Saudi Arabia’s King Salman had also called for urgent meetings of the regional Gulf Cooperation Council and the Arab League to discuss escalating tensions in the Gulf. But what is all this chaos about?
ABTV's Shruthi Nair breaks down the Middle East crisis in this week's 'Explained'
A lot happened last week. On Sunday, there was an attack on 4 tankers off the coast of the UAE. On Tuesday, armed drones had attacked two of Saudi’s oil pumping stations. Now that’s one side of the story. Separately, the US has deployed the USS Abraham Lincoln aircraft carrier to the region.
You know how there have been tensions between Iran and the US for the last few years, and it only seems to be escalating with time. Why?
Tensions have grown between the two countries since last year when President Trump withdrew from the 2015 international deal which had aimed to ease sanctions in exchange for an end to Iran's nuclear programme.
Calling the deal "defective", Mr Trump re-imposed sanctions.
Iran suspended its commitments earlier this month, threatening to resume production of enriched uranium.
Anyway, following all of this chaos and the threats from the US, Saudi’s King Salman called for urgent meetings of the regional Gulf Cooperation Council and the Arab League.
However, amid all of these rising tensions, oil producer nations discussed how to stabilise a volatile oil market in a meeting that took place in Jeddah on Sunday.
What came out of this meeting was that it was revealed that oil supplies were sufficient and stockpiles were still rising despite massive output drops from Iran and Venezuela.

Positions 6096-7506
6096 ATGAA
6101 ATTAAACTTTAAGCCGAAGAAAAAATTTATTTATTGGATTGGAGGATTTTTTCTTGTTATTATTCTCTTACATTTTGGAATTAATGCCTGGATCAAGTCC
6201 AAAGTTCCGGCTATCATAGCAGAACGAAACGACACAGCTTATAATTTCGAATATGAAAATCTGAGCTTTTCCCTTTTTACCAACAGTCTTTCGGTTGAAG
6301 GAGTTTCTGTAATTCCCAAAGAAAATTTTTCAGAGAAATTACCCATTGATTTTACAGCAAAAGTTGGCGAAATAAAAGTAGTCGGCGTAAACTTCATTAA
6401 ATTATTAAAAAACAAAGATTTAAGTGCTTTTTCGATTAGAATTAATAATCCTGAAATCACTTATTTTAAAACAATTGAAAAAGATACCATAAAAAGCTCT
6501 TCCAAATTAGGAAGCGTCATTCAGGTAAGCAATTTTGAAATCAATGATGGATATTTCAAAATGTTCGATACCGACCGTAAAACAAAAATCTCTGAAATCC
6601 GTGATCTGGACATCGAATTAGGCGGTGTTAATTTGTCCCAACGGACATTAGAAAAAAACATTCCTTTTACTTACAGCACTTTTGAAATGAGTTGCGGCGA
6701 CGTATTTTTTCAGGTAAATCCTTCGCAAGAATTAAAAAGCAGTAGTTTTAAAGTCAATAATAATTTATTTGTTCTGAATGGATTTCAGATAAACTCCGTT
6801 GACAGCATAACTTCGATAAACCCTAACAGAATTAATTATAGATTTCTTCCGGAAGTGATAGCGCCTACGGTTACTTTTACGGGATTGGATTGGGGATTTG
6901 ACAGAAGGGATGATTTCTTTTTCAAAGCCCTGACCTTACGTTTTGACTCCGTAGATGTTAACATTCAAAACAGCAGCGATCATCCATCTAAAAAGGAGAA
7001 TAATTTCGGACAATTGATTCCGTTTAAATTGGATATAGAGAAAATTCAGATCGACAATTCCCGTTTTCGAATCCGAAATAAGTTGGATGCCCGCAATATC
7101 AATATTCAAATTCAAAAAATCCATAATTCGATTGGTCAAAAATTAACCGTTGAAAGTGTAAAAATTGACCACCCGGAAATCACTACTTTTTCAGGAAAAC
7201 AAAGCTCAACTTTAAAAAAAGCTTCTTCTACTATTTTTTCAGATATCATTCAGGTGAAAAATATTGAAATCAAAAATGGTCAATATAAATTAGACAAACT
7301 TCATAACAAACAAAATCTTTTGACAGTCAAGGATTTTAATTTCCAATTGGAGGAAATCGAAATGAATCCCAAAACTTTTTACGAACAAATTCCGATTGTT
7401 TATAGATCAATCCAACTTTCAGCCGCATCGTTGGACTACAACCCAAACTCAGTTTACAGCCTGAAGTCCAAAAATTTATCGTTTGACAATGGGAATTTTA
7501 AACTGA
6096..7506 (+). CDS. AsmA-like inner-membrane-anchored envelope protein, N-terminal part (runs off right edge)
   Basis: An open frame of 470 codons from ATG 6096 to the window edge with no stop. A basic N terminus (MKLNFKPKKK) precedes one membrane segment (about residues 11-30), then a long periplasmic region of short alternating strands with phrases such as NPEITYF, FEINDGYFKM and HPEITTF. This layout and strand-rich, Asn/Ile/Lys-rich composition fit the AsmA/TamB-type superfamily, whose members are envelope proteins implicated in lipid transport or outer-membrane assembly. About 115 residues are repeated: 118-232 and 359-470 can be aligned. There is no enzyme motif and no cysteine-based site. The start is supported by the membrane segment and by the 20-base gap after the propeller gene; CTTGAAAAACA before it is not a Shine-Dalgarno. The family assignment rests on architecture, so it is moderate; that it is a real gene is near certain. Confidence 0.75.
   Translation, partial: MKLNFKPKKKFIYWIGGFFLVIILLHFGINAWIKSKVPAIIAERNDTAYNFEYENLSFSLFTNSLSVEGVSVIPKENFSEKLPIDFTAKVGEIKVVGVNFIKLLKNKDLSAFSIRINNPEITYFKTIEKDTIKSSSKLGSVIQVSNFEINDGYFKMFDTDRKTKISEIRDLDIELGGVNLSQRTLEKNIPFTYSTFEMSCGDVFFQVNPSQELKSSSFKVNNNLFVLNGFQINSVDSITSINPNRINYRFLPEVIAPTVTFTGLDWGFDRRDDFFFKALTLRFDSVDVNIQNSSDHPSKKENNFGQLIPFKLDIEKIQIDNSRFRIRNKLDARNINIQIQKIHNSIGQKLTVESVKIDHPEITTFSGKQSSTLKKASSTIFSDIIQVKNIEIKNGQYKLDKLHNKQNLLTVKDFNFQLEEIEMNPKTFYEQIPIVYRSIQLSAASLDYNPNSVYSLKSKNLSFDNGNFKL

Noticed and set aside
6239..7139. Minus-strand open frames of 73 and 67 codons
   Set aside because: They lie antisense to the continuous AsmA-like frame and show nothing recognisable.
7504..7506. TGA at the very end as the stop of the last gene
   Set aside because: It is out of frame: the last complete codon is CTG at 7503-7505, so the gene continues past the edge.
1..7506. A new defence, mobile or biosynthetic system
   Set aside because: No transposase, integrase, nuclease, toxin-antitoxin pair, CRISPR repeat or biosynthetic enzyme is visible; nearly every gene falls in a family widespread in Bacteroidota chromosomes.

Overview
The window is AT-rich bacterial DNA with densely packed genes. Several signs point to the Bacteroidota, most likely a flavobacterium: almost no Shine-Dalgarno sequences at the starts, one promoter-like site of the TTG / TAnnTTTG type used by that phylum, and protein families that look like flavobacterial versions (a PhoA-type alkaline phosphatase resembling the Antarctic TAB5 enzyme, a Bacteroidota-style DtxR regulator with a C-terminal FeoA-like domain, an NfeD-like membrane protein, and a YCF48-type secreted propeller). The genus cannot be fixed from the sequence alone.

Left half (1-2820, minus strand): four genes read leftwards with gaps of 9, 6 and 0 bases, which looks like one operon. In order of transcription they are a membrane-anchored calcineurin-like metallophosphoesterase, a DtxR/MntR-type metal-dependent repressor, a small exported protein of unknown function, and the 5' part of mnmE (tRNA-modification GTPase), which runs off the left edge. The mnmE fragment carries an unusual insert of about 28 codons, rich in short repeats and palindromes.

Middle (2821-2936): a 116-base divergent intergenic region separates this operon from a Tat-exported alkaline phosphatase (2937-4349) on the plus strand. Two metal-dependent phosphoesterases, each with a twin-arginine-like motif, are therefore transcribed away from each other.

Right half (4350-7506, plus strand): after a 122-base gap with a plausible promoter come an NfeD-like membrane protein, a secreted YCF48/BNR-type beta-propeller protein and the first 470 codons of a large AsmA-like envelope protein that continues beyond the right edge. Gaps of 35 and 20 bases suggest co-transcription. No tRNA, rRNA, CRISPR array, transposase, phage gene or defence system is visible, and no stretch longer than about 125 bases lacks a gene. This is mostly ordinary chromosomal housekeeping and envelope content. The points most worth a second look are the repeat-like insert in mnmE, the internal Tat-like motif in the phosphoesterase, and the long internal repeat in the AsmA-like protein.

The UAE's energy minister said there was no need to relax a deal by the OPEC+ group of oil exporting countries to cut output by 1.2 million barrels per day to support prices.
So, to sum it up, here are the updates on this so far:
Iran has repeatedly threatened to close the strait in case of war with the US
While US President Donald Trump has said he doesn’t want war he has tweeted: "If Iran wants to fight, that will be the official end of Iran," he said in a tweet on Sunday. "Never threaten the United States again!"
Saudi Arabia accused Iran of ordering the pipeline attacks, targeting "the security of oil supplies... and the global economy".
Saudi foreign affairs minister Adel al-Jubeir said Sunday his country does not want war with Iran, but was ready to defend its interests.
Crown Prince Mohammed bin Salman has also spoken with US Secretary of State Mike Pompeo about enhancing security in the region.
Keep watching ABTV as we will be coming back to you with more updates on this story.
(Source: Arabianbusiness.com YouTube channel)